Intellectual property can be a crucial business tool, but not everyone thinks hard enough about protecting their big ideas. In 2001, plumber Brad McCarthy got stuck on a remote beach in Cape York in north Queensland and spent about six hours getting his car out with a hand winch. He knew there has to be a better way. In reaction, he invented Maxtrax, a light-weight vehicle-recovery device for bogged off-roaders.
After designing the Invent Help, he attended a Queensland Government business seminar, where advisers stressed getting patent protection before his idea was publicised. “One of the first things we did was speak to a patent attorney to find out how you could protect the concept,” says McCarthy, who launched Maxtrax in 2005. It is actually now purchased in about 30 countries worldwide. McCarthy has patents in key markets including Australia, Europe and the US, and the business even offers a trademark on the distinctive original “safety orange” hue it uses for its moulded product. Unlike McCarthy, however, many inventors and businesses with recommended cruel their likelihood of success from day one.
Their big mistake? Ignoring patents or some other intellectual property protection before they spruik their idea to investors, the general public as well as friends. It can be a costly error. Bradley Postma, principal at patent and trademark attorney firm Cullens, says small and medium enterprises (SMEs), particularly, often neglect safeguarding their IP or think it will probably be too costly. “The vast majority of protectable IP goes unprotected,” he says.
Europe can be a particular trap for exporters because, unlike a few other major markets, it lacks a grace period permitting public disclosure of an invention without affecting the validity of the subsequent patent application. That opens the way to have an idea or product to become copied. “In Australia and the usa you can do something about it, provided you’re in a one-year window – in Europe you can’t, it’s too late,” Postma says. “In that case, businesses have shot themselves inside the foot; they’ve forfeited their rights and everyone can copy [their idea].” Postma observes that business owners often think their idea is just too very easy to warrant a patent. “However, if it’s successful and simple, it will be copied and you should get advice.”
Unitary patents on way – Margot Fröhlinger is principal director of Review For Inventhelp, European and international legal affairs on the Munich-based European Patent Office (EPO), which oversees about 160,000 patent applications per year. She recently completed a road trip warning Australian companies that poor patent and IP safeguards could derail their European market opportunities. Companies must innovate – and protect their inventions. “You need the protection of your IP and, specifically, patent protection to get a good return on your investment,” she says.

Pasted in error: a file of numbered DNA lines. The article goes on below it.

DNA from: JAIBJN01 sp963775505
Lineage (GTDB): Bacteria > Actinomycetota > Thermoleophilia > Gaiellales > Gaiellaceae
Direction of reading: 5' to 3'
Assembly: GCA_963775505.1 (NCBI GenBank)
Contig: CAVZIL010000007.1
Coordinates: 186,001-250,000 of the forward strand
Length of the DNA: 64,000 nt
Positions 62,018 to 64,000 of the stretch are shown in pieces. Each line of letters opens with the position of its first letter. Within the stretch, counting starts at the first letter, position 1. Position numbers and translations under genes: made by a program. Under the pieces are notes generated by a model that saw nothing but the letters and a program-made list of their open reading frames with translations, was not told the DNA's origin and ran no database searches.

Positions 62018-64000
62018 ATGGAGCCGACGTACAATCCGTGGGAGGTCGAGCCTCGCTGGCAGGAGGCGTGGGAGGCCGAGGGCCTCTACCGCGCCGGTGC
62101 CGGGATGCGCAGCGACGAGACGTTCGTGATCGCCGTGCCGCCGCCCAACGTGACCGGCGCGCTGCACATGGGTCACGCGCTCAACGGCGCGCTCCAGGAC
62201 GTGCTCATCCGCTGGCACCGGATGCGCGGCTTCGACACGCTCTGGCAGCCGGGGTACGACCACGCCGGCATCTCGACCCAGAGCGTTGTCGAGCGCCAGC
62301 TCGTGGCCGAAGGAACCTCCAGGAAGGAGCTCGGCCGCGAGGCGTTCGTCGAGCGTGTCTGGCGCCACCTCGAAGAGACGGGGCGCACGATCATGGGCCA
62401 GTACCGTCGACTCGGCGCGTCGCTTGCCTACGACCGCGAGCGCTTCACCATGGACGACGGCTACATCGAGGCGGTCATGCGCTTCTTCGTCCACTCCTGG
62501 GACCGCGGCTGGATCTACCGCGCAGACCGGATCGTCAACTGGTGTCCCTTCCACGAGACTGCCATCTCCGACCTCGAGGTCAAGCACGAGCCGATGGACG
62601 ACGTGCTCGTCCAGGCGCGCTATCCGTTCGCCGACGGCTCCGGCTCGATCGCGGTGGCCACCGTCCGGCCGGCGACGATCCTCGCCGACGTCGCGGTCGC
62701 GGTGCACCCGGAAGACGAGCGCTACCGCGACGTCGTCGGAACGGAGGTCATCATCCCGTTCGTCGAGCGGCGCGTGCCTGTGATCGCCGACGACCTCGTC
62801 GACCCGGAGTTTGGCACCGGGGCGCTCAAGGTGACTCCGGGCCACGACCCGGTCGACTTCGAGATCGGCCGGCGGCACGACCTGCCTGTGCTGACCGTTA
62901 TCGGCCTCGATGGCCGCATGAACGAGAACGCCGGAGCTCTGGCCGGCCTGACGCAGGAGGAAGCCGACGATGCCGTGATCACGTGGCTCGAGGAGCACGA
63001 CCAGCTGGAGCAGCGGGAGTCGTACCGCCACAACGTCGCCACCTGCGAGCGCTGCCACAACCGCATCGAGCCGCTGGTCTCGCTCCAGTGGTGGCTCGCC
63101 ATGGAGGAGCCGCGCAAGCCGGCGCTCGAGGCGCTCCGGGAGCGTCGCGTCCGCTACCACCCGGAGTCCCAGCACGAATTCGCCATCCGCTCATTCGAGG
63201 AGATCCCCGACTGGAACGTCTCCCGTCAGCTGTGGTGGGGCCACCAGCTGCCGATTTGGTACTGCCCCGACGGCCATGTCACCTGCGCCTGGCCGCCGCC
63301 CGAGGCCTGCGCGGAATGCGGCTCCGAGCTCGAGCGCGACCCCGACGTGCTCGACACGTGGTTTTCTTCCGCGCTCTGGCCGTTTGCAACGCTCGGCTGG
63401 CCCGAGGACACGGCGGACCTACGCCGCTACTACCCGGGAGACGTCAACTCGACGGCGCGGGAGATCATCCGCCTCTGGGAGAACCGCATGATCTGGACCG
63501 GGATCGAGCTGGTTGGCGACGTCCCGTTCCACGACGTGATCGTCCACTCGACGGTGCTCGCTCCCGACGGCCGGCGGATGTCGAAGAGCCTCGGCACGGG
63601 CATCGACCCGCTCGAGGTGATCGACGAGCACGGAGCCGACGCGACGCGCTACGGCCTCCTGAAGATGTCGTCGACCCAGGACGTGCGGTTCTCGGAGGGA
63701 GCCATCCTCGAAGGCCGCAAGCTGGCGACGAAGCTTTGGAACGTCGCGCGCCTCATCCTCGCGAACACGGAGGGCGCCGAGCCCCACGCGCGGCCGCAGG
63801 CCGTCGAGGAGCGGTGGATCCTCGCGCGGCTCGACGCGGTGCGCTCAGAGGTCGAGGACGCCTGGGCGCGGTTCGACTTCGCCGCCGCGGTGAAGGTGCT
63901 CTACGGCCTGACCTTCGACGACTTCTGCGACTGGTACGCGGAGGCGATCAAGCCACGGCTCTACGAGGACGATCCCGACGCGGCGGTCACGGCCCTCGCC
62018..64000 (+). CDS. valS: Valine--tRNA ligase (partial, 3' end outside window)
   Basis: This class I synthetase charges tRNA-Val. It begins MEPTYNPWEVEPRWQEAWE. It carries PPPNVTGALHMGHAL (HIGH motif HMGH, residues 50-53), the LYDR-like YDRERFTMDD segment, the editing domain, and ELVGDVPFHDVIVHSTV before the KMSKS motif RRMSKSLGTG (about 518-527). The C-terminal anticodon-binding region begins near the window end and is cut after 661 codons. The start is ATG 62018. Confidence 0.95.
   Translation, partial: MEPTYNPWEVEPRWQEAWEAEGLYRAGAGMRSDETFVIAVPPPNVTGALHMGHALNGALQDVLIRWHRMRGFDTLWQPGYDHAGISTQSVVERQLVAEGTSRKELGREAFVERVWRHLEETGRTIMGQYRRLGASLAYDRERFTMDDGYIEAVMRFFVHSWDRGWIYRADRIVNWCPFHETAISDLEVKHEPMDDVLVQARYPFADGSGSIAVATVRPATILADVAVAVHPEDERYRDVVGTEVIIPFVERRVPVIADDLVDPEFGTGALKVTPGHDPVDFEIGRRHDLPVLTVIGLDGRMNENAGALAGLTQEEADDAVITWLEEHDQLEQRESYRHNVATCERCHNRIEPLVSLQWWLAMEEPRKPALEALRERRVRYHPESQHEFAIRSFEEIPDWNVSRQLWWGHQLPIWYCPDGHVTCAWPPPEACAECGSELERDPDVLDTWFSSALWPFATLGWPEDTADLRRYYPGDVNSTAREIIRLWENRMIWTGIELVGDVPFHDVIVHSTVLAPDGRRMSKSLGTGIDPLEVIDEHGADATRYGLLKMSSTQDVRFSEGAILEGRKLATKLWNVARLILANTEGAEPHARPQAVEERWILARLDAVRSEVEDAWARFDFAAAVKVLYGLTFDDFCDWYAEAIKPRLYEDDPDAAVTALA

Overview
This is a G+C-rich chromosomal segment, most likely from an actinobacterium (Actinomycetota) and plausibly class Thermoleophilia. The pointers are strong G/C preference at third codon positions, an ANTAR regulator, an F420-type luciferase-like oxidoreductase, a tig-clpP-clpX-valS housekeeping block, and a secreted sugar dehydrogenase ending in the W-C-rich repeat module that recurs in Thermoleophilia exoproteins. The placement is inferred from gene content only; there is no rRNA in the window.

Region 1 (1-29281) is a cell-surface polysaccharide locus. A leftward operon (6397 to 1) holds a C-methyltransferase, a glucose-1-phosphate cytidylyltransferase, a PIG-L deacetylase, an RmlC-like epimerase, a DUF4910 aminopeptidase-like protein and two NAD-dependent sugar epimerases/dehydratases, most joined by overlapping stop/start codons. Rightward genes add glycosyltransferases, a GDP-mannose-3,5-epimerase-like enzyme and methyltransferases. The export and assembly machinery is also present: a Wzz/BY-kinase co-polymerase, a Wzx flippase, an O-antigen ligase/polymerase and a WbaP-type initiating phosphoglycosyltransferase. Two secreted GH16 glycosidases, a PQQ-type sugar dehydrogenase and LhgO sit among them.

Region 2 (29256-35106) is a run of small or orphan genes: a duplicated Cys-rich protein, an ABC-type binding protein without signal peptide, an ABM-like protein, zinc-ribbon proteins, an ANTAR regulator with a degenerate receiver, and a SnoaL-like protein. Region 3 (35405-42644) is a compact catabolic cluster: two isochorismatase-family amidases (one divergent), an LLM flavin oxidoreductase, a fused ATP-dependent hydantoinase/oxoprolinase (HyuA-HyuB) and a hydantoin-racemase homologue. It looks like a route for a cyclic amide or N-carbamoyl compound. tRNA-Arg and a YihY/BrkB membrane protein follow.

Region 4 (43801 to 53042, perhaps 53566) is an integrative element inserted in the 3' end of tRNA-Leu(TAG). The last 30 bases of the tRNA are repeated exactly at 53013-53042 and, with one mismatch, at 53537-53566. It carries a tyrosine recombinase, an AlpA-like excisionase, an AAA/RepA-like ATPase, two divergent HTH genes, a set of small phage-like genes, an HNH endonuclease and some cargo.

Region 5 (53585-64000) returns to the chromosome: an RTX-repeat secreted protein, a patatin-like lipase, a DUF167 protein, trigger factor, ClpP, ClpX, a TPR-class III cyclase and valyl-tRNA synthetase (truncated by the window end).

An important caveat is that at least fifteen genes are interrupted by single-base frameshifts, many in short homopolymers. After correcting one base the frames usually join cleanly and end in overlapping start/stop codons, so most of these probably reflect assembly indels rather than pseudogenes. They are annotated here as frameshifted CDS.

Many international businesses have baulked at exporting to Europe due to complex patent processes across multiple jurisdictions that may result in potentially high costs and marginal protection. However, the EPO is promoting a brand new unitary patent system that promises to be a game changer. This makes it easy to get protection in as much as 26 participating European Union member states with all the submission of a single request for the EPO.
A November 2017 EPO study, Patents, Trade and FDI within the European Union, suggests better harmonisation of Europe’s patent system has the possibility to increase trade and foreign direct investment in high-tech sectors, delivering annual gains of €14.6 billion ($A22.8 billion) in trade and €1.8 billion (A$2.81 billion) in foreign direct investment.
Fröhlinger believes Australian businesses across all sectors have opportunities to expand in to the European market, which boasts more than 500 million people, high gross domestic product and strong consumer demand. “It’s extremely important for Australian businesses to understand that there is a big change ahead in Europe. I’m not talking just about patents,” Fröhlinger says. “It’s very important with an integrated IP portfolio considering patents and trademarks and (covering) design. If they don’t have (IP) people in-house they ought to try to get strategic business advice.”
The price of intangible assets – This call to action for Australian businesses comes as the worldwide Innovation Index 2017 reports on countries’ IP receipts as a amount of total trade. In essence, the measure indicates the way a country is performing on the IP front. While Australia scores well with regards to inputs into research and development, the united states (5.1 %), Japan (4.7 %) and Finland (2.9 %) easily outperform Australia (.3 percent) on IP royalties.
The message? As a general rule, Australian companies are certainly not great at converting research into value and treat IP nearly as an administrative function. The exceptions are health tech leaders, such as medical device dppdwz Cochlear and sleep-disorder business ResMed, which understand the value of intangible assets such as brand name and data use, and make their businesses around it.
In a knowledge-based economy, IP is becoming Product Idea and governing it is not only a matter of organising trademarks and patents. Intangible assets are rapidly increasingly important than tangible assets and require appropriate consideration.
Overview of Australia’s top listed companies, released by Glasshouse Advisory in September 2017, endorses this type of sentiment. It reveals that 38 % of the companies’ value (regarding a$550 billion) is not included on their own balance sheets; this suggests that investors are operating without insights into a significant proportion of the corporate asset base.